Monday, 16 April 2012

Holiday diversions part 1

Listen. What's that noise? That's right. Nothing At All.

 The Fellow Reviewers have returned to school. There are no explosions, out of control boogying, stick fights or donkeys' braying to be heard. Just the faint twitter of birds. And the distant rumble of the local double decker bus route. And the constant drill and electric saw of the builders putting down new paving slabs outside. Ah blissful peace and quiet.

We had a great week walking in the mountains north of Madrid with Gallido the donkey. The only downside being the difficulty of persuading my children to walk anywhere now WITHOUT a donkey. I am looking into the by-laws on donkey husbandry in suburban back gardens but am not all that hopeful. Memories will have to sustain us.

I thought I would do a post or two on our holiday reading/entertainment matter; sharing what I have found useful to pack into a Ryanair baggage allowance to sustain two boys over the course of a week of no in flight entertainment and Only Foreign Telly. I invite you to tell me your secrets too. I will disclose that though my children are (to Bill's great disgust) DS- less, they did have access to my ipad and some dvds to take us through the siesta hours of chorizo and churro digestion. I don't want you to get the idea that we are irredeemably wholesome.

Firstly I give a massive Halleleuia to whoever came up with the concept of Red Fox mini treasures. £1.50 for a classic picture book smaller than a postcard; and loads of titles. Over the years we've built up a reasonable collection of these- but 10 will still fit comfortably into the space taken up by one conventional paperback. For a boy like Eddie who needs his book tower for sleep it's the perfect portable option. Obviously  BIG picture books are best but there can be a curious charm to the scaled down version too. I am very fond of the detail  to be enjoyed in Benedict Blathwayt's illustrations for his 'Little Red Train' series. Even full size there's a fair amount of nose to page contemplation to sustain you, but shrunk to a 6th the size it becomes eye exercise comparable to hand making lace: 'How many pigeons can you count Eddie?' (that will see us through from in flight  snack trolley to scratch card sale walk through).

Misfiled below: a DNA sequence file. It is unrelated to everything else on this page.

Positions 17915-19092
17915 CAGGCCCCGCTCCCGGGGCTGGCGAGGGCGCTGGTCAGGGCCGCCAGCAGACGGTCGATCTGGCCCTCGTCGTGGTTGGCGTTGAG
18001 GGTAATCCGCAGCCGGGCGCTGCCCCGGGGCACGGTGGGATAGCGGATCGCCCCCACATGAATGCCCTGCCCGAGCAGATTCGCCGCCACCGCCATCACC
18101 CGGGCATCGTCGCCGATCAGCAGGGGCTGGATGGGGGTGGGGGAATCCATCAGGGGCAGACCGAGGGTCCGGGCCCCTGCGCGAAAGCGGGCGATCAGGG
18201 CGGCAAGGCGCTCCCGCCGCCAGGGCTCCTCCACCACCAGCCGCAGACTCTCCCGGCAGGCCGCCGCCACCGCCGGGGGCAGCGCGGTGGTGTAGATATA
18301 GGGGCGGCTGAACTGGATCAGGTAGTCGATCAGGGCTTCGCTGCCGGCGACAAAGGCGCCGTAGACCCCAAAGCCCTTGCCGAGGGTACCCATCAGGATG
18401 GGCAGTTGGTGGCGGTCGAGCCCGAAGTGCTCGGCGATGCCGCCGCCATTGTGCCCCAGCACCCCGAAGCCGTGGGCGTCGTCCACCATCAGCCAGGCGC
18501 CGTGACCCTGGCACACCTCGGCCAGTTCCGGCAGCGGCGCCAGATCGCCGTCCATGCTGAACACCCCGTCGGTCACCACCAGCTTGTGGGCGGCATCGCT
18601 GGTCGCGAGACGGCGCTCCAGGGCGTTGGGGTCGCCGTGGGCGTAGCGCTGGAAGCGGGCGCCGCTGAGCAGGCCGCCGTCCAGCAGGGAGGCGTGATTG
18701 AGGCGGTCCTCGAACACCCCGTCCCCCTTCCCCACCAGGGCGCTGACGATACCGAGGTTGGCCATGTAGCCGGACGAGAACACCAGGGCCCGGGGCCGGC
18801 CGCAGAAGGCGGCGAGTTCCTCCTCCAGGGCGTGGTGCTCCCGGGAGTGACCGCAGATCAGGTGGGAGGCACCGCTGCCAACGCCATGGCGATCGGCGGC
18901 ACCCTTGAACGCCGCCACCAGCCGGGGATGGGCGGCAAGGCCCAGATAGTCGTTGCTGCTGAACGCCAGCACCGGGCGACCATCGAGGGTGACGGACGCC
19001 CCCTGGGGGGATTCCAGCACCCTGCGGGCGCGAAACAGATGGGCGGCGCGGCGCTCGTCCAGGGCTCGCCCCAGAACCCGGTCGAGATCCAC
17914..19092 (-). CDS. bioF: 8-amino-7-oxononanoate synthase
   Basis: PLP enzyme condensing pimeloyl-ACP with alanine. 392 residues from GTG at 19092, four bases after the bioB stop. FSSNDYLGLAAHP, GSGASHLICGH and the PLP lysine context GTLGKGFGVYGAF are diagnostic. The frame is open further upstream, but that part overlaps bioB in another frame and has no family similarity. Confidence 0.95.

Be warned they're pretty sneaky though. You buy the mini version cos it's a bargain and then fall in love with the book and buy the full sized version when back at home.

Similarly we have some mini 'Where's Wally?' which came with their own handy magnifying glass. I have to say that's too migraine inducing for me but the boys don't seem to care.

Between those and one decent sized paperback anthology much pleasure has been sustained up until now. This holiday marked something of a transition though, in that Bill now needed his own supply of paperback 'chapter' books made space for. Which meant less space for MY paperback 'chapter' books.
Hmmm this is how dark devices whose name begin with K get bought isn't it?

Some of our small but perfectly formed collection.
Including 'Faster, Faster, Little Red Train' by Benedict Blathwayt pub. Red Fox isbn 978-0-099-47566-8


  1. I could never be friends with someone who is irredeemably wholesome, good call!

    Those Red Fox books look fab. We have quite a few Robert Munsch pocket library books which are great for trips but I never take Angela's Airplane, too much temptation.

    1. I'm going to whisper in shame that I have never read any Robert Munsch, who I see is something of a Canadian hero. I like the look of Angela's Airplane...and have heard great things of the Paperbag Princess so it's time to remedy my ignorance. Any hot tips?

    2. Those two are great, and Up, Up, Down is one of the best read-aloud books ever.